Football Frenzy: The World Cup Scores on Social
Time to don your jerseys and place your bets! The 2018 FIFA World Cup kicked off in Russia yesterday, with a projected global audience of 3.2 billion. For the first time, the majority of the estimated ad spend of $2.4 billion will be on social channels and not television ads, as social media usage matures, viewers skew younger, and live matches happen when most viewers are asleep. If those aren’t reasons enough, social media spending breeds social activity, with brands starting conversations and joining in on the organic sharing of videos and liking of match highlights. No wonder brands are vying to become synonymous with the sport and producing creative digital-forward campaigns meant for multiple screens.
Nailing Netflix’s Strategy: Keep it Local, Keep it Personal
At Netflix, business strategy is simple: growth begets growth begets growth. Pumping money into a rapidly expanding library of new content will lure new subscribers and get existing ones to watch more hours of Netflix – enabling the collection of more data on their viewing habits so it can further refine its future programming. While Netflix is still secretive about its exact viewership numbers, it shares exactly how micro-targeting and personalization has helped it change the TV game. Minute targeting based on almost 2,000 “taste clusters” has bundled enough niche viewers to justify previously untenable content. Scaled up, this audience specificity has generated growth in foreign markets using localized content, betting big on the winning combination of local relevance and robust distribution. For Netflix, everyone with a phone, a screen and access to the internet is their addressable market; they want to capture the world’s attention.
Location, Location, Location: The Money’s in Mapping
Do you search for maps, or map out your search? For all intents and purposes, these are one and the same. Companies like Google, Uber and Lyft believe that mapping will be the way people merge their digital and physical lives. In its quest to become a global logistics platform, Uber sees digitally enhanced and personalized maps as the canvas for context. But to topple Google, Uber will have to master triangulating the most specific of locations, whether it’s what side of the street you’re on or where the main entrance to a building is, and signaling how to best navigate the terrain. In our age of digitally-enabled precision, exactingly perfect maps will be crucial.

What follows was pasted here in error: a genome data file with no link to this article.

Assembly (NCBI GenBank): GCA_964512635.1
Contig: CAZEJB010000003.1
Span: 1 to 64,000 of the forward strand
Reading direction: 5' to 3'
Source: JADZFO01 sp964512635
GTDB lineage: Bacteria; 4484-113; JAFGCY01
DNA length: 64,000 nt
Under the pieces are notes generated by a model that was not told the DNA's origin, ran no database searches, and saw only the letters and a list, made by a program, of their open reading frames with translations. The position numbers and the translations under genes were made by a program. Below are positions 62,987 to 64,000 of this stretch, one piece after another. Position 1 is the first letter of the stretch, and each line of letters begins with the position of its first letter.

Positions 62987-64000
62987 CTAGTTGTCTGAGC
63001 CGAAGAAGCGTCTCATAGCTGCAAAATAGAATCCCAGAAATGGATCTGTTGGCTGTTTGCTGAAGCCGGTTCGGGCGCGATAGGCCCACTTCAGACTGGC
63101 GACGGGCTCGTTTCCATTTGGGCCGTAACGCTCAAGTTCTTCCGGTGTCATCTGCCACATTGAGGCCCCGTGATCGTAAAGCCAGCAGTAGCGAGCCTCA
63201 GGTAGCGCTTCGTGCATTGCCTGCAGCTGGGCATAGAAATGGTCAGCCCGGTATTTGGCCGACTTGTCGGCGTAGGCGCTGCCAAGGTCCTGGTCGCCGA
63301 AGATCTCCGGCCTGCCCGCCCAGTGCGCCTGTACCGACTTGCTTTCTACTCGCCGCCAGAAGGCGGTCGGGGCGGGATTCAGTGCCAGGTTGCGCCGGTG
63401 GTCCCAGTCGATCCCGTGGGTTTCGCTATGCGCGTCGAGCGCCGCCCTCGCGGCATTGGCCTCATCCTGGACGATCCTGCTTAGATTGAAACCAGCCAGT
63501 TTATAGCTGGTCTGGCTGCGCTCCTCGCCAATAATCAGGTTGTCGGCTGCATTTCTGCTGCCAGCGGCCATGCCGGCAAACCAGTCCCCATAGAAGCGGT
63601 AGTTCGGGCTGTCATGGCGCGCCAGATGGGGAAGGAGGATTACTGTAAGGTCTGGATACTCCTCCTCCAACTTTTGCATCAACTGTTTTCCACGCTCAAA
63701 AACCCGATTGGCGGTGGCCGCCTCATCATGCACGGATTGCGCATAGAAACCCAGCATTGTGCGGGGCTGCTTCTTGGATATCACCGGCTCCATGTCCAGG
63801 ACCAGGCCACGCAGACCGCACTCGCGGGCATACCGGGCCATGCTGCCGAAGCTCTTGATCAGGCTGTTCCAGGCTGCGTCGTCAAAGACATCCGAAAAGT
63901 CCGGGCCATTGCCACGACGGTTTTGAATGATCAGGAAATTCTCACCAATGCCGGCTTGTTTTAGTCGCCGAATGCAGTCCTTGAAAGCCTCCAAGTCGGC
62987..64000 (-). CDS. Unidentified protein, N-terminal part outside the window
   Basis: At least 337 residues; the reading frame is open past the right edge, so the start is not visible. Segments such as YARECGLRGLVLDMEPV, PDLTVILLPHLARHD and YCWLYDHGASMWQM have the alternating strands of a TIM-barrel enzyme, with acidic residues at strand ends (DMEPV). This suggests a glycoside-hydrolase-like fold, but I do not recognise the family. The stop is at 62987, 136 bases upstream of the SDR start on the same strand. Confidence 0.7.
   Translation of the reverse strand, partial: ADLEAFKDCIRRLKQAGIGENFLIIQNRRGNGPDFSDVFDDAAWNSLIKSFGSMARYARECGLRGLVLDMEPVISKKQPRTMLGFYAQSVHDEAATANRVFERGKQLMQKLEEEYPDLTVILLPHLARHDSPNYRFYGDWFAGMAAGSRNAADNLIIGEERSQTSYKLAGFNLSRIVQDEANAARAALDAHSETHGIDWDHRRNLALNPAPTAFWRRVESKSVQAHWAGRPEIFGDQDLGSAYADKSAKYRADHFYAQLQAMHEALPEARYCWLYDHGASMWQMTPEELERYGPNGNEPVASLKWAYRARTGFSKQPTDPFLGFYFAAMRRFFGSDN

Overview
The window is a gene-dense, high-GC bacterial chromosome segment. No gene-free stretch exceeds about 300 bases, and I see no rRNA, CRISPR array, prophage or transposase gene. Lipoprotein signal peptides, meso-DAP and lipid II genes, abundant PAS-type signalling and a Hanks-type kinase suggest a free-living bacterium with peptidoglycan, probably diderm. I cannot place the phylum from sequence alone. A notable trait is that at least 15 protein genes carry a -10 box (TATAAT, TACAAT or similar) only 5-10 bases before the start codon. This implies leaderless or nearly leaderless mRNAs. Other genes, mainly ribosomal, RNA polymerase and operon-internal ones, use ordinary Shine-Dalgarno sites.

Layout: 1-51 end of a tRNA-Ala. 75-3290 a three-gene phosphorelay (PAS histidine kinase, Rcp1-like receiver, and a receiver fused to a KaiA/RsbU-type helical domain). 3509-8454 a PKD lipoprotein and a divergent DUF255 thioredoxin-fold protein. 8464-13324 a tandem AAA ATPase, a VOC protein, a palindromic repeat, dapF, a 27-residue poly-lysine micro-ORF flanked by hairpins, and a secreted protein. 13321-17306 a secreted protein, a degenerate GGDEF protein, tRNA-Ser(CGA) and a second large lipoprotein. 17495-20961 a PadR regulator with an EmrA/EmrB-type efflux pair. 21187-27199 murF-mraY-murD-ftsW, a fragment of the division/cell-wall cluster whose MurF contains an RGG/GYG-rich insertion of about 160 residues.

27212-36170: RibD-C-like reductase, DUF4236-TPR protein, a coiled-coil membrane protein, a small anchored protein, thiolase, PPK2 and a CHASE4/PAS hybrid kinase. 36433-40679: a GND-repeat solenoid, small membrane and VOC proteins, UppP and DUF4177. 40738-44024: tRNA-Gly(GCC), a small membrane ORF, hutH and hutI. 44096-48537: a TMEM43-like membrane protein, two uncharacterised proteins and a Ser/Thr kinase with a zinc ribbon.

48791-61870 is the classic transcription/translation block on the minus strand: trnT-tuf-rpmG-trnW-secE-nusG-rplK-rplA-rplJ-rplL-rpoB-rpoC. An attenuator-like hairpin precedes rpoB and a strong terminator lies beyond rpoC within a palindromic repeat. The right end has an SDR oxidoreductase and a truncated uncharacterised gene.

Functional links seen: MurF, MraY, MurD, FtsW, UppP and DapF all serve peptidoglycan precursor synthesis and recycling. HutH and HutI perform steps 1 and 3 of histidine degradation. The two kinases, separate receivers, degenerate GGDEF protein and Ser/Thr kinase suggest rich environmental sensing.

Talking Tactics, Tête-à-Tête: Sugarfina’s Sweet Disposition
Champagne bears, maple bourbon caramels, and vodka cordials are just a few of this brand’s bestsellers. Sugarfina, a fast-growing luxury confections brand, marries the best of both worlds – childhood candy and grown-up flavors – to give customers a sweet surprise. Co-founder and co-CEO Rosie O’Neill shares her passion for authentic personalization and emotional connection.
- On the power of the personal touch: “In the age of technology, we sometimes forget that the most powerful aspect of our brand is the emotional relationship we have with our customers. Technology and artificial intelligence are amazing tools to drive efficiency, but it’s rare that they evoke emotion.”
- On treating customers like friends: “You can segment and target and digitally personalize to your heart’s content, but if you aren’t building a real, human relationship with your customers, they’ll always feel like something is missing.”
- On how to nurture lifelong fans: “Creating an emotional connection generates tremendous lifetime value, but the effect is not always immediate or measurable. Oftentimes a customer with a strong emotional connection becomes an ambassador for your brand, spreading the word to friends and family. It’s difficult to track this additional value, but it absolutely exists.”
Club Culture: Design & Punk
That’s all for this week! We’ll leave you with a look at how punk rock changed the course of design history…